To J. S. Henslow 30 [October 1831]
4 Clarence Baths | Devonport
My dear Henslow
Your letter has filled me with consternation.— I never knew anything so stupid as my making such a mistake.— I have lost your letter, but I have no doubt you are right.— If I merely trusted to recollection, I should yet think it was 7’12.— But after the little swindling affair with your brother, I will not trust my own self: It is too bad of me to give you so much unnecessary trouble, but perhaps you can find out the prices of the principal things such as paper & binding books, & that will be sufficient to know which of the sums it is.— I can easily through my brother contrive to pay you.— I am very much obliged for your directions about consingment.— I believe most of the things will first go to Falmouth (where I must get an agent), & then to Cambridge.— I will tell my Father that you will send him a note with an account of what you pay for me.—and I do not think you will find him as careless as I am.— I hope to be able to assist the Philosoph. Society when I come back.—but from all I hear, I suppose I shall be in honor bound to give largely to British Museum.— Every thing here goes on very prosperously. My beau ideal of a Captain is determined to make me as comf〈ort〉able as he possibly can.— But the corner of the cabin, which is my private property, is most wofully small.— I have just room to turn round & that is all.— My friend the Doctor1 is an ass, but we jog on very amicably: at present he is in great tribulation, whether his cabin shall be painted French Grey or a dead white— I hear little excepting this subject from him.— The gun-room officers are a fine set of fellows, but rather rough, & their conversation is oftentimes so full of slang & sea phrases that it is as unintelligible as Hebrew to me.— Our Cabins are fitted most luxuriously with nothing except Mahogany: in short, every thing is going on as well possible. I only wish they were a little faster.— I am afraid we shall not bonâ fide sail till 20th of next Month.— I want your advice de Mathematicis. After looking at my 11 books of Euclid, & first part of Algebra (including binomial theorem?) I may then begin Trigonometry after which must I begin Spherical? are there any important parts in the 2d & 3d parts of Woods Algebra.— It is almost a shame to ask you, but I should be much obliged if you would write to me pretty soon.— You must be very busy; for if Messrs. Askew2 & Darnell3 have not got some fresh Brains in the vacation, they will give you some trouble:—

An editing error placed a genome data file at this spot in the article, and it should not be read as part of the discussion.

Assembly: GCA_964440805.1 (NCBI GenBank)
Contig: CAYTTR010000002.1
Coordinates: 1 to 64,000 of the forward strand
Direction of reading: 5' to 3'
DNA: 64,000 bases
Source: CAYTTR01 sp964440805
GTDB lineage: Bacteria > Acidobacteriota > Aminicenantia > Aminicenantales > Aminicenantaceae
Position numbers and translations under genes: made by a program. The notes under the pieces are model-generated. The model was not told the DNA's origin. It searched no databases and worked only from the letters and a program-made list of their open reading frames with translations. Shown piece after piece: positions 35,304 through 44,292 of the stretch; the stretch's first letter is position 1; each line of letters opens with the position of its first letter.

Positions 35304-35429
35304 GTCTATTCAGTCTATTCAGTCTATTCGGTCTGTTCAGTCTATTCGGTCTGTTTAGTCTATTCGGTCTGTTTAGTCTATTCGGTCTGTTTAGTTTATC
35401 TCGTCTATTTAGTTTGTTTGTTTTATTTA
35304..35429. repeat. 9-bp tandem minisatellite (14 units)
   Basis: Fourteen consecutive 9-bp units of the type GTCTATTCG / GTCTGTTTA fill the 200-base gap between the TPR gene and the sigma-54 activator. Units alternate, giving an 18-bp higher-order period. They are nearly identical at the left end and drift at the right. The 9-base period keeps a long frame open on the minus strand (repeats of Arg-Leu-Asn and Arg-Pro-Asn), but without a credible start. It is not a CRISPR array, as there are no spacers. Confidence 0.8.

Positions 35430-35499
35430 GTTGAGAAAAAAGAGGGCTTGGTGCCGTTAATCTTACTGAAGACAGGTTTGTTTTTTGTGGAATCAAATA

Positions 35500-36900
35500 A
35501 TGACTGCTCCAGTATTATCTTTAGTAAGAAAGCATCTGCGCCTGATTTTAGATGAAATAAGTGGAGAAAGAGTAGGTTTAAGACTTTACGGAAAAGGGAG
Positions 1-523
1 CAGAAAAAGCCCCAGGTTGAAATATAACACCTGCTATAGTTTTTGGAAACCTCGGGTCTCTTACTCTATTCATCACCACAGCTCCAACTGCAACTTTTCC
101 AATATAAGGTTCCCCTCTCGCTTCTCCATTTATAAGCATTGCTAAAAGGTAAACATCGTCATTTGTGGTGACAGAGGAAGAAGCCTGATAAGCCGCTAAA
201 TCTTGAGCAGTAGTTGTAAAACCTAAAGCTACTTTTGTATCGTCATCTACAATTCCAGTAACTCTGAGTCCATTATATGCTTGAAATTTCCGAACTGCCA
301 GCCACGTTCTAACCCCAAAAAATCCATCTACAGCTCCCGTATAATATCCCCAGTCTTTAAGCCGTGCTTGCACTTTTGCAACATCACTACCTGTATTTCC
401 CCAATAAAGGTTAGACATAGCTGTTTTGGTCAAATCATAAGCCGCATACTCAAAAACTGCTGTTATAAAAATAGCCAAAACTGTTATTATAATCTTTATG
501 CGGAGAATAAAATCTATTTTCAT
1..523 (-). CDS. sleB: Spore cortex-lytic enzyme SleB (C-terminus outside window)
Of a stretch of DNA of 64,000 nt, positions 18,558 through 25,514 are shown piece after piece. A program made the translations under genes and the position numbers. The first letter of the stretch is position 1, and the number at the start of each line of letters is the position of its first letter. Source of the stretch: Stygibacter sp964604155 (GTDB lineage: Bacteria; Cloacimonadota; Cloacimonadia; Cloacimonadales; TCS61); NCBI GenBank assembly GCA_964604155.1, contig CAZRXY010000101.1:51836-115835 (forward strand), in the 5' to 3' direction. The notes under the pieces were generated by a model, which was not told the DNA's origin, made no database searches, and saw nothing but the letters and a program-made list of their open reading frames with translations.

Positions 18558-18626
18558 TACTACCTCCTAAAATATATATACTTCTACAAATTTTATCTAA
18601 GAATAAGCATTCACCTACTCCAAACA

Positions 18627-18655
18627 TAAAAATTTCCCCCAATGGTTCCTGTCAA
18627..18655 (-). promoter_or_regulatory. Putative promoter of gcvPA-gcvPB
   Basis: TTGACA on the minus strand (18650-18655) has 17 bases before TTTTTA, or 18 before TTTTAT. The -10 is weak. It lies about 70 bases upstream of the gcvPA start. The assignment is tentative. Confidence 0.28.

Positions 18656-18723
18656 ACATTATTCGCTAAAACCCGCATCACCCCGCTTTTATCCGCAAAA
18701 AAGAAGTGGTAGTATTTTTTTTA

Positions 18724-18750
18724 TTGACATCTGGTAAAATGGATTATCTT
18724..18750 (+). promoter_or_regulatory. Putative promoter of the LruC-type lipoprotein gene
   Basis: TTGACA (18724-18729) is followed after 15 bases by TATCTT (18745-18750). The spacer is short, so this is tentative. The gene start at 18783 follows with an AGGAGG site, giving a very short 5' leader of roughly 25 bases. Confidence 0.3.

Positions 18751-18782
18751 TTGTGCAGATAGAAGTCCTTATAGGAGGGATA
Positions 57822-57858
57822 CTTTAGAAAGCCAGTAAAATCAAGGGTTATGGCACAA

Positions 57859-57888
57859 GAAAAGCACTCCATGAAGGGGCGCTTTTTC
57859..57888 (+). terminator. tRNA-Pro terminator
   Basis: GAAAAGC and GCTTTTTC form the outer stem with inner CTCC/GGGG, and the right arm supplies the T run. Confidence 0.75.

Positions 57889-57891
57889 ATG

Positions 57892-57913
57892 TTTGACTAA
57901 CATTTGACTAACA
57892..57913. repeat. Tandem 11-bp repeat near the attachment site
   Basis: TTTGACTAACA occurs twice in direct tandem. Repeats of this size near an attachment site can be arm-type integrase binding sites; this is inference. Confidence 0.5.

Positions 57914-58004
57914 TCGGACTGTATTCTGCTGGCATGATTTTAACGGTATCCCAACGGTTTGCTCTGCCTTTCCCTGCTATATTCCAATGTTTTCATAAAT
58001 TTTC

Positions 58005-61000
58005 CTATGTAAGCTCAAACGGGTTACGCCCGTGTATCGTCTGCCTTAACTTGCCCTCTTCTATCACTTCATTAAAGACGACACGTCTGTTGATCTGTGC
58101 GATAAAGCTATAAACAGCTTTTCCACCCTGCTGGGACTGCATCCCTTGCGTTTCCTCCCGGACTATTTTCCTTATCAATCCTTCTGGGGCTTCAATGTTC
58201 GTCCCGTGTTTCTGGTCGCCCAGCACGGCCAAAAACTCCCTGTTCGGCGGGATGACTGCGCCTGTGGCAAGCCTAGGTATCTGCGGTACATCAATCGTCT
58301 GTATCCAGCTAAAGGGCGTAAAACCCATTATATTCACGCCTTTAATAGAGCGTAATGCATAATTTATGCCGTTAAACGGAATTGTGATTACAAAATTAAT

What an important Epoch 1831 will be in my life. taking one degree, & starting for Patagonia are each in their respective way memorable events.— And you have been most instrumental in getting them both.— Remember me most kindly to Mrs. Henslow.—Leonard Jenyns & all other friends.— I often think of your good advice of taking all uncomfortable moments as matters of course, & not to be compared with all the lasting & solid advantages:— Indeed I never can do better than when I think of you & your advice
Ever yours my dear Henslow | Most affectionately | Chas. Darwin
You give me your brother direction 12 Clements Inn. Is that right?
Hopes to be able to help Cambridge Philosophical Society with his collections, but thinks most will have to go to British Museum.
Describes Beagle quarters, the surgeon [Robert McCormick, M.D.], and officers.
Asks JSH’s advice on studying mathematics.
- number, increase and decrease
- queries / requests
- scientific fieldwork/fieldtrips
- specimens / samples
- theory (including philosophy)
Please cite as
Darwin Correspondence Project, “Letter no. 144,” accessed on 24 October 2016, http://www.darwinproject.ac.uk/DCP-LETT-144